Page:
As you age, make sure your home keeps up with your growing needs for accessibility, safety and convenience. Knowing and understanding your options can help you plan renovations so you can live comfortably in your own home as the years pass.
Here’s some expert advice on what to consider when renovating your home, with aging in place as the goal.
Hire a professional
Glenda Anderson of Details International and Marshall Hickox of Homeworks Construction are both Certified Aging-in-Place Specialists (CAPS), which means they understand how a home should flow and function as homeowners age.
As Anderson points out, it’s not just about hiring a professional. Experience, especially when it comes to this type of work, matters. “A lot of professionals, as they’re starting out in the business, haven’t had enough life skills themselves,” she says. If some professionals haven’t worked on these types of projects or have not experienced it in their own lives, they may not be aware of needs and additional home products and features that can really make aging in place a comfortable experience for homeowners.
As seasoned professionals, Anderson and Hickox will not only guide you through what will work in your home, they can also steer you away from what won’t work.
It’s not only about aging
Your age may not be the only factor to consider. Aging-in-place modifications can help people of any age who suffer injuries or illnesses. If the modifications are done before they’re actually needed, the homeowner will be prepared for any injuries or other health issues that might require grab bars or other special features, says Hickox.
Multigenerational living is common in Hawaii, so you might initially think about renovating your home for others. “It could be for taking care of friends or relatives who might need assistance or are just made more comfortable when they visit,” says Hickox.
If you do renovate your home for others now, you’ll also enjoy the same benefits later. Take it from Anderson, who is no stranger to multigenerational living and unexpected life happenings. “When I had both of my knees replaced, they said, ‘You’re going to need in-home care,’ but I had already designed my home for my mom and my aunty. So I didn’t need any help at home,” she says, noting the lift for stairs she already had, plus a very accessible bathroom with waterproof floors. “And that’s really cool because you don’t expect that you’re going to need both of your knees replaced.”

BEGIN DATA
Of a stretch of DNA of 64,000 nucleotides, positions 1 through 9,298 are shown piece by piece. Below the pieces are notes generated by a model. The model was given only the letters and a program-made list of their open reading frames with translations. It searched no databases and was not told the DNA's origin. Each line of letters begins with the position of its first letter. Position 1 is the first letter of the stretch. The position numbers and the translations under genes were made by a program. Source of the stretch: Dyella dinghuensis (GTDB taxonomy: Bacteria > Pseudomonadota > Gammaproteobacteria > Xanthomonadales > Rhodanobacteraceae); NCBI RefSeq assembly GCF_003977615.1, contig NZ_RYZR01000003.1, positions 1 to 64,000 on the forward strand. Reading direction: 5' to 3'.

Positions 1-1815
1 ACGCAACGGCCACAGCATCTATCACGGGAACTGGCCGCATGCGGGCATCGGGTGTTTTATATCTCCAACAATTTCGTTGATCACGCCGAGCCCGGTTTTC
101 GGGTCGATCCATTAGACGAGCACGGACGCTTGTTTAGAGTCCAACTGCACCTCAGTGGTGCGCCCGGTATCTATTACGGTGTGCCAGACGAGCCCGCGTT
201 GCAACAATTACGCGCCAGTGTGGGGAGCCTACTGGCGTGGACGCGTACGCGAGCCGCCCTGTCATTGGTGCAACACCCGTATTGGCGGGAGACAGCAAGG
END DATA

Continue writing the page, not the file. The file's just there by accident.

You don’t have to give up looks for function
“There are so many options available today that unless you are planning for an extreme condition, it should be fairly seamless,” says Hickox. From ornate grab bars to specially designed toilets that meet standards called for by the federal Americans with Disabilities Act, you don’t have to worry about not having enough stylish options.
Thinking creatively, Anderson was able to create art out of the porch lift in her home by incorporating LED neon lighting that lights up at night. “Instead of being an encumbrance, it’s a beautiful addition,” she says.
With a wide array of options and smart, creative choices, visitors may not even realize that your home is specially designed for aging in place.
“Early planning is essential,” recommends Hickox. Knowing what you’ll need down the line can help you to prepare your home for changes and additions later on. “You can put in grab bars, lever handle doorknobs or specialty faucets later, but you still need to plan ahead by putting in the blocking behind the drywall or tile where you’d like to put grab bars,” he says.
If universal design is incorporated into the home, living spaces can be enjoyed by anyone, regardless of age or disability. Sure, wide doorways and open spaces are what you’ll need in the future, but they are also features you can enjoy now. “If you don’t have a good flow, you’re not even going to have fun at your party, even if you’re young,” says Anderson. “You make [the design] sensible and then it works for all ages.”
Start with the bathroom
“More accidents, more deaths, occur in getting out of a bathtub. That’s the biggest danger in a home,” says Anderson. Block the walls in your bathroom. You’ll never know where you’ll need to install a grab bar later on. It will also be useful for towel bars if you need to install lower ones later on. Use nonslip surfaces in the bathrooms and consider waterproofing the whole floor. You might also consider ADA toilets, which make it easier to sit down and stand up, and widening the doorways, here and throughout your home for wheelchair or walker access.
Lighting is important, too, and can be an inexpensive fix. Dimmable LED light strips can be placed discreetly in your kitchen under the cabinets, giving you the option to either tone it down or crank it up You’ll also want to consider placing light strips in your bathroom so tyou can see where you’re walking at night.
If multilevels in a home are unavoidable, think about easier transitions from level to level, or include a lift or elevator.
Have at least one of your countertops at a lower level and kitchen appliances such as microwaves at accessible heights. Smaller details such as knowing your options for door handles and knobs can make those simple tasks easier on the hands.
Did you know?
Rinell Wood Systems offers an ADA compliant railing that works great for aging parents and people building ADUs or wheelchair ramps. “It’s very do-it-yourself friendly, or hire a competent carpenter or handyman,” says Audrey Crimmins of Rinell Wood Systems. The railing is available in black or white and can be cut to fit.
About the feature photo: This home features a wheelchair ramp with a gradual incline, making it accessible to anyone of all ages.
Photo courtesy: Homeworks Construction